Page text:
There has been no maize meal in Zimbabwe's second city Bulawayo, in Matabeleland in the south of the country, for the last week either in supermarkets or on the usually robust black market. Peta Thornycroft reports for VOA that the population depends on cooked maize meal as its main staple.
Bulawayo, an opposition stronghold in a dry part of southern Zimbabwe, suffered from lack of rain last summer resulting in the failure of its maize crop.
This means there is no maize available from farmers around Bulawayo and the city then has to depend on supplies from the capital Harare.
There is only one legal grain trader in Zimbabwe, the government's Grain Marketing Board.
Since Zimbabwe's agricultural sector failed following seizures of productive white-owned farms in 2000, Zimbabwe has had to import maize and depend on emergency food aid from the United Nations and other humanitarian agencies.
In other parts of Zimbabwe, especially in the north, some subsistence farmers did have decent rain and crops, and some of that is being sold unofficially, on the black market.
David Coltart is an opposition member of parliament for the Movement for Democratic Change representing a poor urban constituency in Bulawayo.
"From my personal experience trying to source mealie meal, my wife and I have been trying to source mealie meal for the last two days and have gone to a wide variety of supermarkets around town," he said. "We have also approached wholesalers for this staple and it is simply unavailable. I have been in to my own constituency every day in the last week, and I have seen no evidence of any international or domestic NGOs distributing food for the needy. I have also been to the homes of disadvantaged people in the last week, and it is clear to me we are at the point where people on the margins are starving."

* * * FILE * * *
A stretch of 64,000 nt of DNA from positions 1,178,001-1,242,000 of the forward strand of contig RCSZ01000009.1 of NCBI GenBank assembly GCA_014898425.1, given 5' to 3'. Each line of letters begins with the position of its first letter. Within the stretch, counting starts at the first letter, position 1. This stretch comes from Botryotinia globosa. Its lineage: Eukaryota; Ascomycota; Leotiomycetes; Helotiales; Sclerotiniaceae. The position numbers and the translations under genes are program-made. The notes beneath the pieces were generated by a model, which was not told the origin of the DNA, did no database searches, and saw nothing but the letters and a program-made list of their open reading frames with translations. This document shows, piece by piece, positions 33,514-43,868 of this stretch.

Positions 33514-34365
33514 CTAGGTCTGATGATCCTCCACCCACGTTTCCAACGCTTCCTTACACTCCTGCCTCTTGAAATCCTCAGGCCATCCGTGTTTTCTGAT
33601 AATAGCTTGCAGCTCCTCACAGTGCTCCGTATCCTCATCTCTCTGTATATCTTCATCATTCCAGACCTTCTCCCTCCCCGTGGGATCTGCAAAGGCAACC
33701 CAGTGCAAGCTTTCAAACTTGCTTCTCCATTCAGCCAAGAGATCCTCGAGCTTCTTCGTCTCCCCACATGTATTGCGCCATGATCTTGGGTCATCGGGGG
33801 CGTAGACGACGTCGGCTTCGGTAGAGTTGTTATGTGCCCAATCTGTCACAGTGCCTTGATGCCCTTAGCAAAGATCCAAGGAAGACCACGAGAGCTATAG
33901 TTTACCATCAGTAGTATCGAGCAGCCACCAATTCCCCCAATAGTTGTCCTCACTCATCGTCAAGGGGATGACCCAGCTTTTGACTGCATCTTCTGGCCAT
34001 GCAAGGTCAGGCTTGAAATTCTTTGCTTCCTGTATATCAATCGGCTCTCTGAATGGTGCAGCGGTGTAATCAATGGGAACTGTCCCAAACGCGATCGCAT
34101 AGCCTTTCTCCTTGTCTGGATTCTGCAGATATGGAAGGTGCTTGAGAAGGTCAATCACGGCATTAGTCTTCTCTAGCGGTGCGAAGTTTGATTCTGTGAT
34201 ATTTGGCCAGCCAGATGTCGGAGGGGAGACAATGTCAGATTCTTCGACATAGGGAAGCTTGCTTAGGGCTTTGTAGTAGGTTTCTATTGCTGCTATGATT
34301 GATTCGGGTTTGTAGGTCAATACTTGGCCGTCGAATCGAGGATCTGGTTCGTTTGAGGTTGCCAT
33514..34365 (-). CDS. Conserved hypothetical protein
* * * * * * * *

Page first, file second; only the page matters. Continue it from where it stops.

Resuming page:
In a rural area in the south, another MDC MP, Abdenico Bhebe, said people in his district were dying in record numbers.
"What I see every day - we are seeing a lot of deaths, especially the young and old, and I believe that it has been exacerbated by the shortage of food. Yes the middle age, there is the issue of HIV, which [has] actually been worsened by the lack of food. So we are seeing a pathetic situation. So in every homestead, there are one or two funerals every day. There is no maize, no mealie meal in Nkayi at the moment. There are wild fruits and some watermelons, but they have dried up."
Traditionally, relief agencies stop supplying food to people under threat of starvation from the onset of the maize harvest, usually May until September. There was no harvest in the south.
"We know the situation in the south is particularly bad, but believe me it is bad in lots of places. And I am not sure we have the right numbers of people who will need food aid before the next harvest in 2008," said an executive of a relief agency in Harare who did not want to be named.
The World Food Program, WFP, estimated that about 4.1 million Zimbabweans, or more than a third of the population will need emergency food aid before next harvest.
Zimbabwe is currently importing maize from Malawi, but none is available to millers in Bulawayo.
Coltart says the sudden shortage of maize in Bulawayo should not have been a surprise to the government.
"I think the government has known for some time that there would be shortages, but I am not sure this catastrophe applies countrywide," Coltart noted, "as subsistence farmers in the north and east, where they had good rain will have some maize - but the situation is very dire in the south. I don't know what government is doing about it, but they have certainly been derelict."
The U.N. has warned that it does not have enough money to provide emergency food aid for Zimbabweans until the next harvest in May 2008.